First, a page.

The joyful years
Cathy Braithwaite, recently appointed as head of Gresham’s prep school in Holt, explains her passion for prep education
Ihave the utmost respect for early years teachers who play such a vital role in nurturing the youngest pupils as they develop basic skills and behaviours, taking crucial steps in their formal learning. Equally, I have great admiration for colleagues who teach GCSE, IB and A Level courses, with the associated pressures of public examinations and league tables.
I believe that the years in between are formative and magical, making this the most joyful period in education. Prep and junior schools welcome children aged seven into Year 3, who are likely to have come from a pre-prep or infant school where the emphasis has been on play-led learning.
A key difference between prep schools and junior schools is the length of time children have during this next phase of their education – junior and primary schools send children on to secondary education at the end of Year 6 (aged 11), but most prep schools cater for children
‘We cannot be sure precisely what hurdles today’s children will face as a result of the fast pace of technological change’
up to the age of 13. We believe that these additional two years offer a precious opportunity for 11, 12 and 13-year-olds to remain as children for a little longer – happy to play, away from many of the pressures associated with secondary education.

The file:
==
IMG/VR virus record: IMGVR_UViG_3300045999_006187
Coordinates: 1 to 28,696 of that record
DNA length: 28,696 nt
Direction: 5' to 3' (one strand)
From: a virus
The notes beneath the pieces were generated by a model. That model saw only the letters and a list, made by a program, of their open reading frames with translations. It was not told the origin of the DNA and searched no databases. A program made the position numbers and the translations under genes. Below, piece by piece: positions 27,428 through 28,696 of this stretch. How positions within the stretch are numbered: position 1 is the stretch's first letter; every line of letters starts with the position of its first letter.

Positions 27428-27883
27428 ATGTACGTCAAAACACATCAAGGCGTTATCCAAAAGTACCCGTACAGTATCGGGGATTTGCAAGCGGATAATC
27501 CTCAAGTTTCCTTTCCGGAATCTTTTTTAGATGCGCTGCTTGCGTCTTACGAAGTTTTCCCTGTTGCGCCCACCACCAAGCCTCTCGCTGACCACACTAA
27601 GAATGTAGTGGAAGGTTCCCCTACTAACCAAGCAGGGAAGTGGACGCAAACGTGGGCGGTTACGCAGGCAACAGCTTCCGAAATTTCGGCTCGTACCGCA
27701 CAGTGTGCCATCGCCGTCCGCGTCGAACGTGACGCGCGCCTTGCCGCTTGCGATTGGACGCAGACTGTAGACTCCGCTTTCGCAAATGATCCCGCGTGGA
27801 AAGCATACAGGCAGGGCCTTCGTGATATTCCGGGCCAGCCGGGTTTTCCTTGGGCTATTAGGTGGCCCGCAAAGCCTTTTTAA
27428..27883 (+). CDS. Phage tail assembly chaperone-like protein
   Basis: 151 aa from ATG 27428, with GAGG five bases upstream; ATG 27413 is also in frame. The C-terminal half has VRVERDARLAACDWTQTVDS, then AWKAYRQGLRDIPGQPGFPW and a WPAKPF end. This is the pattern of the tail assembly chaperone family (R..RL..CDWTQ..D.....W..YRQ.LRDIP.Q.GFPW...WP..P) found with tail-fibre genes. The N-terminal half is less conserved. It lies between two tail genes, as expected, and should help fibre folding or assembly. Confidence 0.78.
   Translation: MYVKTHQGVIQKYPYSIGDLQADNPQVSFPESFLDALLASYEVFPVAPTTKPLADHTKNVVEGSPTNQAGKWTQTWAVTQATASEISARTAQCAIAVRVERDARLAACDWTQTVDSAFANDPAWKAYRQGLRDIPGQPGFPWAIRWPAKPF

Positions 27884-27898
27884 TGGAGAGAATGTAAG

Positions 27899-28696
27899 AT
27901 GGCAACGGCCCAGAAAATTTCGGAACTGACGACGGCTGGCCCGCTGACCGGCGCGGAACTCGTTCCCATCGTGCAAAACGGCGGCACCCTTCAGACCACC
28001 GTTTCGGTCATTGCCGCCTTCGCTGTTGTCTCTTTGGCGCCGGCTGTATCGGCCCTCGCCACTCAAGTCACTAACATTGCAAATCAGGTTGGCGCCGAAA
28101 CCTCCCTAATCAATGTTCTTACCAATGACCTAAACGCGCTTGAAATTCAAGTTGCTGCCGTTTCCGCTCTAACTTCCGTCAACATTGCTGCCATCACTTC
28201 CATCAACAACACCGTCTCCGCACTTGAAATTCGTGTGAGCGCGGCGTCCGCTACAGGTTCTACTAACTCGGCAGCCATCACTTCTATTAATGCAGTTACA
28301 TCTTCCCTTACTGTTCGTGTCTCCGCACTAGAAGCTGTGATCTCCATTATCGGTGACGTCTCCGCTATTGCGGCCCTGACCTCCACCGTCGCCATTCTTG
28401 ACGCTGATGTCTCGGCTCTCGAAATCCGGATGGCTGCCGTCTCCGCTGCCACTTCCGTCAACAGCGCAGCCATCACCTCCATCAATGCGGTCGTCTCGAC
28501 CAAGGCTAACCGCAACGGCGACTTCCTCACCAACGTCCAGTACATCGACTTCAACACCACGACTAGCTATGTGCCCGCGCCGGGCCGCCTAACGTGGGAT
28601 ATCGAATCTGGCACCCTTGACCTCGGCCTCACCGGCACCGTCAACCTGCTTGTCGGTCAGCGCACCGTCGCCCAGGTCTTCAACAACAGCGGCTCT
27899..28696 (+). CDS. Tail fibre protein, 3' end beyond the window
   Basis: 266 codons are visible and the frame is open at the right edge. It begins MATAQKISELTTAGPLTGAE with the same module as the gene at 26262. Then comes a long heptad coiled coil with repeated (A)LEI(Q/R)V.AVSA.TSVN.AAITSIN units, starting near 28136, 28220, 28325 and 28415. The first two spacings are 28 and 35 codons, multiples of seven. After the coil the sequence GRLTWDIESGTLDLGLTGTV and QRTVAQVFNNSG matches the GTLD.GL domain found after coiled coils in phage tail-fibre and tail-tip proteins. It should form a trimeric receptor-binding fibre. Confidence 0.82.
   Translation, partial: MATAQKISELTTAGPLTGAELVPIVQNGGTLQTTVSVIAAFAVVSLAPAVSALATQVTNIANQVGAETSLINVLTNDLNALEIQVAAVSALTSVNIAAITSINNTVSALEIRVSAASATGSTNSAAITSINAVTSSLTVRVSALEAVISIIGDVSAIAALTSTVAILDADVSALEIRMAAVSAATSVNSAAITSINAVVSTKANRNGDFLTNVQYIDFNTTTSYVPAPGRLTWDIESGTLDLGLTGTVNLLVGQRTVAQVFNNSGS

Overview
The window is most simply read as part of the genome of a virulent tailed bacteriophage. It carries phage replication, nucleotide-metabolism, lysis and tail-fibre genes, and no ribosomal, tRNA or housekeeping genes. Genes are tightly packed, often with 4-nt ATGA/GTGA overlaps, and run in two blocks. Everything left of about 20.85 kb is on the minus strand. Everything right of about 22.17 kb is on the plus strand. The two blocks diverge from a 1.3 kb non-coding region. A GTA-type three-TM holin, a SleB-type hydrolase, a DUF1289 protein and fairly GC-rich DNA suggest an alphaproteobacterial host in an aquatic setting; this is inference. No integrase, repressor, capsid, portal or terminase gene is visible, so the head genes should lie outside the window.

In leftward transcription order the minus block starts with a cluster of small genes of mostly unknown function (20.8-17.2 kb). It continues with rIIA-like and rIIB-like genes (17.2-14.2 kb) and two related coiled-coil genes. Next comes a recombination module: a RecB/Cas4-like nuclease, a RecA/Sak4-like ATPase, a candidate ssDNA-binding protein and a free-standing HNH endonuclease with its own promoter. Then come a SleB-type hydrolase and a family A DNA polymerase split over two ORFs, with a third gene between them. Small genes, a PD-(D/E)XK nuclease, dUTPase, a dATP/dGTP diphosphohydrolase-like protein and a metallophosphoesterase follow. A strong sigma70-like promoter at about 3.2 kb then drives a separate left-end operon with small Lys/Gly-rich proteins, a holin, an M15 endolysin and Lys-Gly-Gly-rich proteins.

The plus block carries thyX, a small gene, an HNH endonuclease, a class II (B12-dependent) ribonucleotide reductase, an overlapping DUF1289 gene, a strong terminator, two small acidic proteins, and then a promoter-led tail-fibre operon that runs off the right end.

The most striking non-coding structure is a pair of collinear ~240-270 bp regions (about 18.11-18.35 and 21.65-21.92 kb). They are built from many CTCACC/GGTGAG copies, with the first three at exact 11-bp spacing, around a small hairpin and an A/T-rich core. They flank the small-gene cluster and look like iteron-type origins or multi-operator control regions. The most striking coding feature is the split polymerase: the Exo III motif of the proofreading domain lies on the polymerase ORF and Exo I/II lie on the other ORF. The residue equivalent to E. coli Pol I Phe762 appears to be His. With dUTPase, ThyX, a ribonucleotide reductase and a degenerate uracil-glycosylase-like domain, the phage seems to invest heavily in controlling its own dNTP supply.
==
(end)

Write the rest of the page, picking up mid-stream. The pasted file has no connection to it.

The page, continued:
We are able to provide a broader and more flexible offering in a six-year time frame. We have chosen to build our own rigorous curricular and assessment programmes which focus on opportunities to equip pupils with the knowledge, skills and experiences required to become adaptable, competent and resourceful adults.
We cannot be sure precisely what hurdles today’s children will face as a result of the fast pace of technological change.
In fact, a recent report highlighted that many young practitioners entering the surgical profession no longer have the required level of manual dexterity, because of a national decline in young people using their hands in activities which develop tactile general knowledge. Ideally, educators must inspire children to be inquisitive and to develop skills for the future, but we must also strive to preserve more traditional competencies too, for example with practical, hands-on skills.
Our pupils enjoy taking things apart to understand how they work; in design and technology lessons they tweak, tinker, or totally turn something on its head in order to fix or improve it, or to make a better alternative. Pupils learn a different foreign language in the first four years at prep school before choosing two to study in depth during Years 7 and 8; our intention is to inspire confidence and adaptability in our young linguists in readiness for a global marketplace.
With 14 subjects on our core curriculum, we certainly promote breadth across pupils’ learning, but it is important to empower children with a degree of control over their learning, interests and activities. Preparation for GCSE option decisions begins with simple choices of hobbies and I am really excited about plans we are exploring to create further opportunities for pupils to choose certain elements of their curriculum.
To let children really be children, while making sure they are being equipped for a future that becomes less and less predictable, a prep education offers a unique space for them to become problem solvers, out of the box thinkers, and global citizens of the future – whilst revelling in the joy of childhood. greshams.com
ABOVE: Cathy Braithwaite, head of Gresham’s prep